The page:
Count Based Pricing Methodology
You provide a list of IP address and/or web applications (“Target”) to a penetration testing vendor. That vendor then determines the price per Target based on volume. The more Targets that you provide the lower the cost per Target and the less Targets you provide the higher the cost per Target. The industry average cost per IP address ranges from a much as $2,000.00 per target to as little as $300.00 per target. The industry average for Web Application’s is roughly $5,000.00 per target.
Pro’s of Count Based Pricing:
- Very easy for customers to get a quote
- Very easy for vendors to produce a quote
- Faster quote generation
- Satisfies most regulatory requirements
Con’s of Count Based Pricing
- The count based pricing methodology does not provide any accurate method for measuring actual workload requirements. As a result the risk of undercharging or overcharging is exceedingly high.
- An example of overcharging which is far more common is as follows. Suppose that a customer approaches vendor with 64 IP addresses. The vendor calculates price with $1093.75 x 64 IP’s = $70,000.00. When testing begins the vendor discovers that only 11 of the 64 IP addresses are live (so 53 of them offer nothing to test). This means that the customer ends up paying the vendor $57,968.75 to test 53 IP addresses that are not life (64 – 11 = 53). More clearly, the customer pays $57,968.75 for absolutely nothing.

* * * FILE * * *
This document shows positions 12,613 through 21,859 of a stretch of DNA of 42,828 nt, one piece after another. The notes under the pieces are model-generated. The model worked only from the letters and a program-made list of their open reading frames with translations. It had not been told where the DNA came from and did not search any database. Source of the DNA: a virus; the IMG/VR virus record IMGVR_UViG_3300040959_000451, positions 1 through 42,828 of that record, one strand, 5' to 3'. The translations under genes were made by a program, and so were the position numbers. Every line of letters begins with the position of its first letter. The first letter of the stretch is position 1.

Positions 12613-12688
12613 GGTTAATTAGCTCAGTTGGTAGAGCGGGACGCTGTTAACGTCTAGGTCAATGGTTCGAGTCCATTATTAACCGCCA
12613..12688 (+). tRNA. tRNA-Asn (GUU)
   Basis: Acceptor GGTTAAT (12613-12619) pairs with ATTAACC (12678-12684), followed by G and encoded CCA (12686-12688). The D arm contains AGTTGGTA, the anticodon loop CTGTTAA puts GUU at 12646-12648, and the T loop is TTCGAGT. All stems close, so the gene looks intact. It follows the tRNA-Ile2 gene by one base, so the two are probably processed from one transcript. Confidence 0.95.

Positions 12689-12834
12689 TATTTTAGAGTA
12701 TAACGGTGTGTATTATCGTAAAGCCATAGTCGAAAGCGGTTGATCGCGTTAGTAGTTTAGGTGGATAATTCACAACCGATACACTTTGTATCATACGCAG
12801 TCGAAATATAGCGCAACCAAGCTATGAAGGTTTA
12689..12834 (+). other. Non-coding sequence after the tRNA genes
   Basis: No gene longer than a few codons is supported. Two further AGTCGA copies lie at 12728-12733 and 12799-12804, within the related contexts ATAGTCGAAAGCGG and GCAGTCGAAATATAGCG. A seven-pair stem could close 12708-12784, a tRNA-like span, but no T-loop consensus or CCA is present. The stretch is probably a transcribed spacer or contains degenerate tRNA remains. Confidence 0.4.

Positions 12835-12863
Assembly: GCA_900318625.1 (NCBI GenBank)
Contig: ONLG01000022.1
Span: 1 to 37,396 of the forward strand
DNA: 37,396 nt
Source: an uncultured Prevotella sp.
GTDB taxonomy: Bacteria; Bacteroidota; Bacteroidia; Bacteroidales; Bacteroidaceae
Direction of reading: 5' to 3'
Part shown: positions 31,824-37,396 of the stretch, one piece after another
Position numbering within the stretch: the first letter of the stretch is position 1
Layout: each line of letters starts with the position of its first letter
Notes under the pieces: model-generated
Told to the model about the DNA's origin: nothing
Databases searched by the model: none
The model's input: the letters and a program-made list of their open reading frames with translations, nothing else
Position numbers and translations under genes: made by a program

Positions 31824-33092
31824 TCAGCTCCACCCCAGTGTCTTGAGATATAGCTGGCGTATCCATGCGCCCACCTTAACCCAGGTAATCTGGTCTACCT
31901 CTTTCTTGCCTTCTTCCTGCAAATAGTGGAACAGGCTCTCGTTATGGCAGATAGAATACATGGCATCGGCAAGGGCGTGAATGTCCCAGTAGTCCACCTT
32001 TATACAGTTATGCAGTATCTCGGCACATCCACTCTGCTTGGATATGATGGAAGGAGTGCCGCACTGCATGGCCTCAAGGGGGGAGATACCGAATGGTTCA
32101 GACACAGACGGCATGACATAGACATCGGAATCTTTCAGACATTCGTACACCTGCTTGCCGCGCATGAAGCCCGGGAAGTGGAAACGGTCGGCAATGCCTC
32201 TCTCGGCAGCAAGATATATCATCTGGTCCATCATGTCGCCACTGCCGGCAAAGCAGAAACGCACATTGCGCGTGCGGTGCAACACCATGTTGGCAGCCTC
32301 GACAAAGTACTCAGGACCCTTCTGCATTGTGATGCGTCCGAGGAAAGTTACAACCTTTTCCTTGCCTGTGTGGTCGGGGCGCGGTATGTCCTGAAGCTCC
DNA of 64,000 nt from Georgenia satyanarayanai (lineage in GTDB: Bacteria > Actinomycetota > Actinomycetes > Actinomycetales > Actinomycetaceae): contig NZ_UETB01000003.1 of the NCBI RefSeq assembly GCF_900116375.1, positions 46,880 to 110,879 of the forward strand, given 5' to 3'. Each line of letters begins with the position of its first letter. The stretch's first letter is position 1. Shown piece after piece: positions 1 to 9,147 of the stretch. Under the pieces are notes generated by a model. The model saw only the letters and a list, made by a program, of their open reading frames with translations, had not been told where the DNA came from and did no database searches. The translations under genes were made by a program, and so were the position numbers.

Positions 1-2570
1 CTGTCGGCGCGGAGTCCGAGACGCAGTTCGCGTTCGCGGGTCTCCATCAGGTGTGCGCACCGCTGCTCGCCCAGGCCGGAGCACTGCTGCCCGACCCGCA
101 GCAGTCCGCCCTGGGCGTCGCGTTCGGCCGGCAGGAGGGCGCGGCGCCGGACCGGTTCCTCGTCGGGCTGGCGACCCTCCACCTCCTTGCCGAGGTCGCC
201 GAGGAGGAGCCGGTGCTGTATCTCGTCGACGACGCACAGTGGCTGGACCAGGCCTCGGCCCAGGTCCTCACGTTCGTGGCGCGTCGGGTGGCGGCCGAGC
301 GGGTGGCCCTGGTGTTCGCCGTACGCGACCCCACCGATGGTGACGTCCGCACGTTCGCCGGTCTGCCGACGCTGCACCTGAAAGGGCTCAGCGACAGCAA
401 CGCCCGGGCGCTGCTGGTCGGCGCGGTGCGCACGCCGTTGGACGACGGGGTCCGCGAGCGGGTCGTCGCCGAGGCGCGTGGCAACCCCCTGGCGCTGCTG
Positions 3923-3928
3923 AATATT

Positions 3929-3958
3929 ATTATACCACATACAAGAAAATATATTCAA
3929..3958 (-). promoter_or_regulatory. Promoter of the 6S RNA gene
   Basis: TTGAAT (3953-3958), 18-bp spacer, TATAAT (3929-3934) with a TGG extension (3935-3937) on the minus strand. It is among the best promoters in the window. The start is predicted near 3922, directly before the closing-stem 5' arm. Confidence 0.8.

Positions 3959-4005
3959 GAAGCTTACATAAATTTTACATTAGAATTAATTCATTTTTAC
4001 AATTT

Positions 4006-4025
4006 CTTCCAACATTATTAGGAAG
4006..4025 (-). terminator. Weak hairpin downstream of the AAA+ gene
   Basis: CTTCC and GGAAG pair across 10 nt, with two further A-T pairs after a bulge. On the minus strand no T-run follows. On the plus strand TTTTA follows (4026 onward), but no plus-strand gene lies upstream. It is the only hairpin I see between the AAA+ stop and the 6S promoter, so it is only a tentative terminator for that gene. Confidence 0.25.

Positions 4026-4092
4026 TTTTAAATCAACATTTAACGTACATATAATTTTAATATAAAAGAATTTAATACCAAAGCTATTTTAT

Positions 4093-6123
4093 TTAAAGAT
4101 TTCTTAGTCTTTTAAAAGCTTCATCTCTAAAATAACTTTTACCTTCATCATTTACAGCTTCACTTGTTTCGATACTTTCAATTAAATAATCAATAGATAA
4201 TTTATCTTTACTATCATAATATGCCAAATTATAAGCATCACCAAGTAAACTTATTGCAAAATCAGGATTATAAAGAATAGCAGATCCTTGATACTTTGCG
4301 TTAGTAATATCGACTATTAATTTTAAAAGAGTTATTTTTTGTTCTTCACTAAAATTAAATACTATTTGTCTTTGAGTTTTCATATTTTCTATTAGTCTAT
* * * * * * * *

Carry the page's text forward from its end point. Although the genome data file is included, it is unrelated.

- An example of the undercharge which is far less common is as follows. Suppose that a customer approaches a vendor with 64 IP addresses. Suppose that a customer approaches vendor with 64 IP addresses. The vendor calculates price with $1093.75 x 64 IP’s = $70,000.00. When testing begins the vendor discovers that each of the 64 IP addresses are live and offer very complex services that are very time consuming to manually test. Unfortunately the vendor does not have sufficient budget allocated to the project to deliver genuine manual testing because that would result in the project running negative. The vendor compensates by using automated vulnerability scanning rather than real manual penetration testing which by definition is not penetration testing at all but instead is vulnerability scanning.
- It is impossible to use a count based pricing methodology to deliver manual penetration testing services because of the potential for significant workload discrepancies.